I recently observed a birthday and I’m trying to confront that I am now officially in my late forties—or, as my husband would insist, in my very late forties.
In terms of my age and my relationship with ministry, I have two thoughts that have been swimming around in my head in a big way.
The first is, that despite what seems like my clearly advancing age, I remain one of the youngest members of the congregation I serve. I wonder sometimes if this could be a marketing point for my church, and others like mine. It could go something like this: “Are you under the age of sixty and want to feel young? Come to church!” “Want to feel young again? Come hang out with some old people at church!”
You know, something like that.
The longer I serve the church, the more I notice that I am among the youngest members. It’s like I am a member of the last wave of people to be any part of church; there’s no one following. And now that I am getting older, it’s a lot more noticeable that there just are not any younger people coming to church—at least not many of them.
While being younger can be a positive experience, it also causes me a great deal of worry and concern. If I’m really among the youngest—and I am a part of a small group—what really is going to happen to the church over not just the long-term, but what about the short-term?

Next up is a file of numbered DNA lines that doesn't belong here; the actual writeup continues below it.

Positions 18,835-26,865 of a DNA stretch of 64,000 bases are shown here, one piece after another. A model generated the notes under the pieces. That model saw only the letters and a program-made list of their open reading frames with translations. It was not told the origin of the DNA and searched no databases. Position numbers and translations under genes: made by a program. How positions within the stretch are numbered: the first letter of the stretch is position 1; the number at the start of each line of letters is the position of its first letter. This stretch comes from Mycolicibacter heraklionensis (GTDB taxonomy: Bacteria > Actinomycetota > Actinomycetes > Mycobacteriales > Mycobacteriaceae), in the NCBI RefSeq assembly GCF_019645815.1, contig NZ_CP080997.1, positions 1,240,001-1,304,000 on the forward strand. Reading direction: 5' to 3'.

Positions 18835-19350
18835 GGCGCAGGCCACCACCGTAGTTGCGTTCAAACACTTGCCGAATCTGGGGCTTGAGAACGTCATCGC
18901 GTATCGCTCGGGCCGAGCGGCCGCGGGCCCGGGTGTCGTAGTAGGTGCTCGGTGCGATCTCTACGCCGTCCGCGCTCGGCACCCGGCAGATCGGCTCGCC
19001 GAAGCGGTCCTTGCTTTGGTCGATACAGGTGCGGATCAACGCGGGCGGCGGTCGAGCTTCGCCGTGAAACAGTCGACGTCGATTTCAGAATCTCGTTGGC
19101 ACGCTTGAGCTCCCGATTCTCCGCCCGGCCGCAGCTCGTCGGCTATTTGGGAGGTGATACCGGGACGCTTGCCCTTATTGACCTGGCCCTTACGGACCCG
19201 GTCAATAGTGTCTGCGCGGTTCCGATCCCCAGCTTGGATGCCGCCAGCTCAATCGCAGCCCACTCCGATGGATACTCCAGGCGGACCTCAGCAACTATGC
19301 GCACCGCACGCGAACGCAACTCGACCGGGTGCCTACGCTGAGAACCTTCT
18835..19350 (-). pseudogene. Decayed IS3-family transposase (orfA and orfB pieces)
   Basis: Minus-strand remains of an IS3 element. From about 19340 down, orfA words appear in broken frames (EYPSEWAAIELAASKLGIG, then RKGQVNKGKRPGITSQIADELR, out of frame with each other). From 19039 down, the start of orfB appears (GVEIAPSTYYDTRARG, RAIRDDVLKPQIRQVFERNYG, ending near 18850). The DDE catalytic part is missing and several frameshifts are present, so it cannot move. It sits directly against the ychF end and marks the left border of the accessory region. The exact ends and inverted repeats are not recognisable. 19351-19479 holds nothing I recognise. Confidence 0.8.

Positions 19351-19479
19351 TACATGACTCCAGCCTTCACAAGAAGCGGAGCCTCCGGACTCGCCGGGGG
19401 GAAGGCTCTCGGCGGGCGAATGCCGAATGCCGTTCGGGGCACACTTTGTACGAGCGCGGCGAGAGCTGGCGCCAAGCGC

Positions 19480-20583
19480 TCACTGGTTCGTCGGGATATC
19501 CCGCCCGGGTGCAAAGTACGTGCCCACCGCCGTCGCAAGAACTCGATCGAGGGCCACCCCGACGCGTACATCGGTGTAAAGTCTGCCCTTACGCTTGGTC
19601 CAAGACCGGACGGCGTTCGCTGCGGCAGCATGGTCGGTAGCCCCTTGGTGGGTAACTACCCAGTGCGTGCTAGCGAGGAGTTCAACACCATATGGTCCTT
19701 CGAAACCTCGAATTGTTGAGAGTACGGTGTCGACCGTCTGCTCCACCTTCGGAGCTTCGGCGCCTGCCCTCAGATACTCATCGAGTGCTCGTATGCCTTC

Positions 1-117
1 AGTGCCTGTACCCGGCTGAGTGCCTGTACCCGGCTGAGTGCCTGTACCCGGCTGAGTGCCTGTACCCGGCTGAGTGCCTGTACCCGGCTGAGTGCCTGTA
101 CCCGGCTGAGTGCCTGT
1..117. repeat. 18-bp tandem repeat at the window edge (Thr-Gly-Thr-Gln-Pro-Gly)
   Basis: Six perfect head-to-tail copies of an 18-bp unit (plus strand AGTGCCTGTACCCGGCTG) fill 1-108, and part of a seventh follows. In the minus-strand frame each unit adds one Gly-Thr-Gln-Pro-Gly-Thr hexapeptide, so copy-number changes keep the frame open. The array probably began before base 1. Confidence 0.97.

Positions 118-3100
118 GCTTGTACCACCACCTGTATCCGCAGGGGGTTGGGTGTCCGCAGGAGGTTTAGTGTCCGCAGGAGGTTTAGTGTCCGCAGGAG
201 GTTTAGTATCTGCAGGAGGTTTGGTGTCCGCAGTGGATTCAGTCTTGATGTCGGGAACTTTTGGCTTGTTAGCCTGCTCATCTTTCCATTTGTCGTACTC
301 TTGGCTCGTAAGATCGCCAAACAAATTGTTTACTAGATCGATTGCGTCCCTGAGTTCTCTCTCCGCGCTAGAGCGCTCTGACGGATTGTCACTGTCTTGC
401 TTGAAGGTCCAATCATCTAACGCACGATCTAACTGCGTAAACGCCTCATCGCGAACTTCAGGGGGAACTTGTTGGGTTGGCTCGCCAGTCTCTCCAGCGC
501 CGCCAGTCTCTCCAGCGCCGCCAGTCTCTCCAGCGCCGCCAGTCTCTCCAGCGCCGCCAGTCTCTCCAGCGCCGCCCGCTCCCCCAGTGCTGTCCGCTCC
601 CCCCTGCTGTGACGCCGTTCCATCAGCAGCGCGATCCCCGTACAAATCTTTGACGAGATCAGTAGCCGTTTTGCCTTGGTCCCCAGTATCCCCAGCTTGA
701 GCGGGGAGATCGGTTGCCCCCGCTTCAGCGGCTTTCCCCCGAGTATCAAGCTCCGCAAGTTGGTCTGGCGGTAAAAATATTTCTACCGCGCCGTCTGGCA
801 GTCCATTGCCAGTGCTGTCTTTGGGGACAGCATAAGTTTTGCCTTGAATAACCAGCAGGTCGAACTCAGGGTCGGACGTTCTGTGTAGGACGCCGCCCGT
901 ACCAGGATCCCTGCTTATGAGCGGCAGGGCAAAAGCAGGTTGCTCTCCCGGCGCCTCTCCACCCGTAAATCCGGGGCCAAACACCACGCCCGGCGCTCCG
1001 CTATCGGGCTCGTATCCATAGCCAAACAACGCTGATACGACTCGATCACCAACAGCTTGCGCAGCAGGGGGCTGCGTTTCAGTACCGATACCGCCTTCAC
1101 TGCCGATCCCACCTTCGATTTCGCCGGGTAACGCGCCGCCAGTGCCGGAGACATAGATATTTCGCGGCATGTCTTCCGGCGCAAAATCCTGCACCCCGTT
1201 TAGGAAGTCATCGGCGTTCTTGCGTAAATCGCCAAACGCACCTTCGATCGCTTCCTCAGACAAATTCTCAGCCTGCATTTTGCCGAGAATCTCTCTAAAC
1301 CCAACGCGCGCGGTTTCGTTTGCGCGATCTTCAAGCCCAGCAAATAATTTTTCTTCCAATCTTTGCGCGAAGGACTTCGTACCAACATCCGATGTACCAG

And, the other thought that’s swimming in my head, and swims around often these days, is a related point. I am the youngest ordained minister serving a UCC church in my association—and that’s been true for almost five years now. And, I am the youngest by more than a decade.
It’s lonely being me. I don’t say that to elicit sympathy—well, maybe a little—but to suggest that it may signal something much deeper and problematic.
It’s nice to feel young, certainly, but it’s also very isolating. I’m in a very different stage of life than my colleagues. I still have children under 18 at home, for instance. Most, if not all, of my colleagues are grandparents. But, in terms of years in ministry, I’m among the “oldest.” Many of my colleagues have been ordained in the last ten years or so, while I’ve been ordained almost twenty years.
I’ve been noticing an increasing group of people who look to ordained ministry as a good “retirement” kind of thing to do. I don’t want to suggest that these ministries are not valuable, but I do wonder about the health and well-being of a church with no, or not many, ordained pastors under the age of fifty.
Diversity of age is not only a good thing, it may be a very important thing. So, I’m wondering about age and the church, and trying to find some hope in a not so hopeful looking future. Might I find some people like me who want to feel younger and may want to get that feeling by coming to church or will I remain among the youngest members of my church even when I’m sixty-four, or more?